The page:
An electric and autonomous shuttle has taken on board its first passengers at Sydney’s Olympic Park, in what is part of a trial of the new mode of transport before services officially start in coming weeks.
The passengers, who won their tickets at the Sydney Royal Easter Show earlier this year, traveled in the shuttle built by French maker of autonomous vehicles Navya, joined by Minister for Transport and Infrastructure Minister Andrew Constance.
The journey marks the beginning of the stage two trial for the driverless shuttle program, which commenced in August 2017 under the auspices of the mart Innovation Centre, along with HMI Technologies, NRMA, Telstra, IAG, Sydney Olympic Park Authority, and the University of Technology Sydney, on behalf of the NSW government.
The all-electric shuttle uses Level 4 autonomy, using technologies such as LiDAR and GNSS for positioning and obstacle detection.
Running on a electric drivetrain with up to 25kW power, its top speed is 25km/hr, and it carries a 33kWh battery for a theoretical 9 hours autonomy.
It can carry up to 12 passengers at a time, and features an autonomous emergency braking system.
“It’s very impressive,” one passenger said after the ride.
“It’s thrilling to see the future is already here and I look forward to seeing a lot more of these around town.”
“This is inveitable, this is a Wright brothers moment, the Wright brother changed the world by inventing flight, this is changing the world by making a much safer ground transport environment for everybody,” said another.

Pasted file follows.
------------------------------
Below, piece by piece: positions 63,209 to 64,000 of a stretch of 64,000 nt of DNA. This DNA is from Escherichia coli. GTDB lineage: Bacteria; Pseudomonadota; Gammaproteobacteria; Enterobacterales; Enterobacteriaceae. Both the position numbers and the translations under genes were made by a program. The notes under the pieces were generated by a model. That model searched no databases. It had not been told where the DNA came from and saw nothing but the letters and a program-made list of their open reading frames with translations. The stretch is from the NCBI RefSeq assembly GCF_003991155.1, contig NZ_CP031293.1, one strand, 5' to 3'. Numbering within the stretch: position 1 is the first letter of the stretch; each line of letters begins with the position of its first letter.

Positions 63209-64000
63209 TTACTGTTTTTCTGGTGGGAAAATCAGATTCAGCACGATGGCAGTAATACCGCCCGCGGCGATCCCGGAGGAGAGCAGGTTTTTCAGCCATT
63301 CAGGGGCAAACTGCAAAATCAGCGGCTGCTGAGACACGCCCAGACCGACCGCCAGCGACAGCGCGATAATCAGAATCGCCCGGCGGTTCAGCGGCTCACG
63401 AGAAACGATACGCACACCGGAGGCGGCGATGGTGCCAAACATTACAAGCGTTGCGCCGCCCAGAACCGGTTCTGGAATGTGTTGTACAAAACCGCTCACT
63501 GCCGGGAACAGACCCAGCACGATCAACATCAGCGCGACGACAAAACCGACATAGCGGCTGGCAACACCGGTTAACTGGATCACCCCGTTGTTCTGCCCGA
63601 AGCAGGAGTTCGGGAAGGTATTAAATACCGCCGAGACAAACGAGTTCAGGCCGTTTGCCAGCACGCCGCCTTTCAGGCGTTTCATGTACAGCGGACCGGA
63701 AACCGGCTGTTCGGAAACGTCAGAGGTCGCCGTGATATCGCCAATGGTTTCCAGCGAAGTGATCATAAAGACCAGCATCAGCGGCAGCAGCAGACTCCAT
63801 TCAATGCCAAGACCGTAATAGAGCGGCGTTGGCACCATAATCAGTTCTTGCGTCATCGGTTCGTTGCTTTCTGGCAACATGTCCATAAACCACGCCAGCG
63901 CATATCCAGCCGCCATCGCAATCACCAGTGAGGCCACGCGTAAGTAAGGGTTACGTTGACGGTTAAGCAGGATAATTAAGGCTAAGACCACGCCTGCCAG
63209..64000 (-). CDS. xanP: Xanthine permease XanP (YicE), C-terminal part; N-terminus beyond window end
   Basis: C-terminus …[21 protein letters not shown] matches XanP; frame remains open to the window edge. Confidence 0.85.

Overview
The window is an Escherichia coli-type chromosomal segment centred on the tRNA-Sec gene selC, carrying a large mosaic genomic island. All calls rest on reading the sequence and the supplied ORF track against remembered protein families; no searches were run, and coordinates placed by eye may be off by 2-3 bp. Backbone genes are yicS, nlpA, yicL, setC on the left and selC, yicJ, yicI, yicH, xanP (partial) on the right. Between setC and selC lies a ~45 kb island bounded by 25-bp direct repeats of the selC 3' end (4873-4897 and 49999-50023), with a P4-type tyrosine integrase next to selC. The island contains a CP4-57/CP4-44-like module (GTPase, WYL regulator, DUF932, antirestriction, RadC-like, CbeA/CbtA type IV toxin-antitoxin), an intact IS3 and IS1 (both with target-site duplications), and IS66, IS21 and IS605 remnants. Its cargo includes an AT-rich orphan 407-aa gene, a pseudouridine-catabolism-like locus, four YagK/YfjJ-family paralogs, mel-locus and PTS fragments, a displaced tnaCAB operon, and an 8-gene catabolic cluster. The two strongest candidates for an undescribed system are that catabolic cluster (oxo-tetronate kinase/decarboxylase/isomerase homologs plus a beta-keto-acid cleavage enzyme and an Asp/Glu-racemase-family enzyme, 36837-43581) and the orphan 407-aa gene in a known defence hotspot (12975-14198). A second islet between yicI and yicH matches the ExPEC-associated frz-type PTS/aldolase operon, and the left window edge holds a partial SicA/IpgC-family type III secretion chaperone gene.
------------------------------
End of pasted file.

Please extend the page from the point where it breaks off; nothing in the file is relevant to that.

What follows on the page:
Constance says the ultimate goal of the trial is to explore how to best harness driverless technology to make it work for the people of NSW.
“We want to bring customers along on the journey, giving them the opportunity to experience this technology and respond to the vehicle so we can implement the feedback as we work towards a connected and automated future,” he says.
The driverless shuttle trial will continue over the coming weeks along Olympic Boulevard and people interested in booking a free ride on the shuttle can register their interest in taking a ride through the NSW Department of Transport website.
The trial will continue on nominated days until stage three commences in the first quarter of 2019.
The NSW government has also recently announced two more automated trials to be undertaken in NSW regional centres of Coffs Harbour and Armidale as well as partially automated trials on the Sydney Orbital network of roads.
“There is still some way to go before self-driving vehicles become common place on Australian roads, but as a Government we are ready to take the next step,” says Minister for Roads, Maritime and Freight Melinda Pavey.
Bridie Schmidt is lead reporter for The Driven, sister site of Renew Economy. She specialises in writing about new technology and has been writing about electric vehicles for two years. She has a keen interest in the role that zero emissions transport has to play in sustainability and is co-organiser of the Northern Rivers Electric Vehicle Forum.